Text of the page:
Some examples of the engagement strategies that can assist in developing effective safety plans include:


A good SDM Safety Plan is also built upon effective Teaming. Teaming refers to working in a culturally-sensitive partnership with the family to build a support team that engages the family’s cultural, community and tribal connections as early as possible. Through the facilitation of early and frequent information sharing and coordination among parents, caregivers and agency partners, the Team is engaged in the collaborative planning and decision-making necessary to support the child, youth, and family’s evolving needs. Teaming allows CSWs to connect a balanced and rigorous Safety Assessment with a family's informal/formal support system to create viable options for immediate safety planning.

SDM Safety Plan Elements and Minimum Criteria

SDM Safety Plans should:


  • All SDM Safety Plans must be approved by an SCSW before they are finalized with the family and before the CSW leaves the child in the home.

    When is the SDM Safety Plan Completed?

    For Emergency Response (ER) referral investigations [including those conducted on open Family Maintenance (FM) cases],the SDM Safety Plan form is to be completed as part of the Safety Assessment or Substitute Care Provider (SCP) Safety Assessment process for children to remain safely in the home when:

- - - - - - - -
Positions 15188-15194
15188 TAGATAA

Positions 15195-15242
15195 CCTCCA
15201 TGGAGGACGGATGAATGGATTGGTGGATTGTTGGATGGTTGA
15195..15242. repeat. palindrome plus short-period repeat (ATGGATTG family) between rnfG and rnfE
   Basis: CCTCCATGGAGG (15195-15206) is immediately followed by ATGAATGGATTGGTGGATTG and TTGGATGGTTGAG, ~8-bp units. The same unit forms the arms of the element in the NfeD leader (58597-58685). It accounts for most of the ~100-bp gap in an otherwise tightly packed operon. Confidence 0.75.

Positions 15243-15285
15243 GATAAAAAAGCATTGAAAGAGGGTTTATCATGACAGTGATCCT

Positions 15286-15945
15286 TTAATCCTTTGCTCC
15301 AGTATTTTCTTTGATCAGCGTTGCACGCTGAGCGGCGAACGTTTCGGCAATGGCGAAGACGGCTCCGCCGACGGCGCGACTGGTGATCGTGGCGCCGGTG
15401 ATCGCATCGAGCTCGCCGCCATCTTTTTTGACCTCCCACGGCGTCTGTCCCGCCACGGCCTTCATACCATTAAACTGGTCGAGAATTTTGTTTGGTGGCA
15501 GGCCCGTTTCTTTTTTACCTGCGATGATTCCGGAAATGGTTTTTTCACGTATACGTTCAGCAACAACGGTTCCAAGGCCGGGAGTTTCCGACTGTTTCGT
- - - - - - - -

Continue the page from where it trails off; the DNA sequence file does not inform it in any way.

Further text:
In addition to ER and FM referral investigations, SDM Safety Plans can be used in Family Reunification (FR) cases for “Safe With Plan” Safety Decisions on the Reunification Safety Assessment portion (Part C) of the SDM Reunification Reassessment. For example:


    The SDM Safety Plan cannot be used if:

    Key Practices and Considerations When Creating the SDM Safety Plan

    SDM Safety Plans must be developed with at least one (1) caregiver who is competent to participate with DCFS in developing and implementing the plan, and in collaboration with a support system/team whenever possible (see Structured Decision Making: Caregivers and Households Guide for further information on caregivers).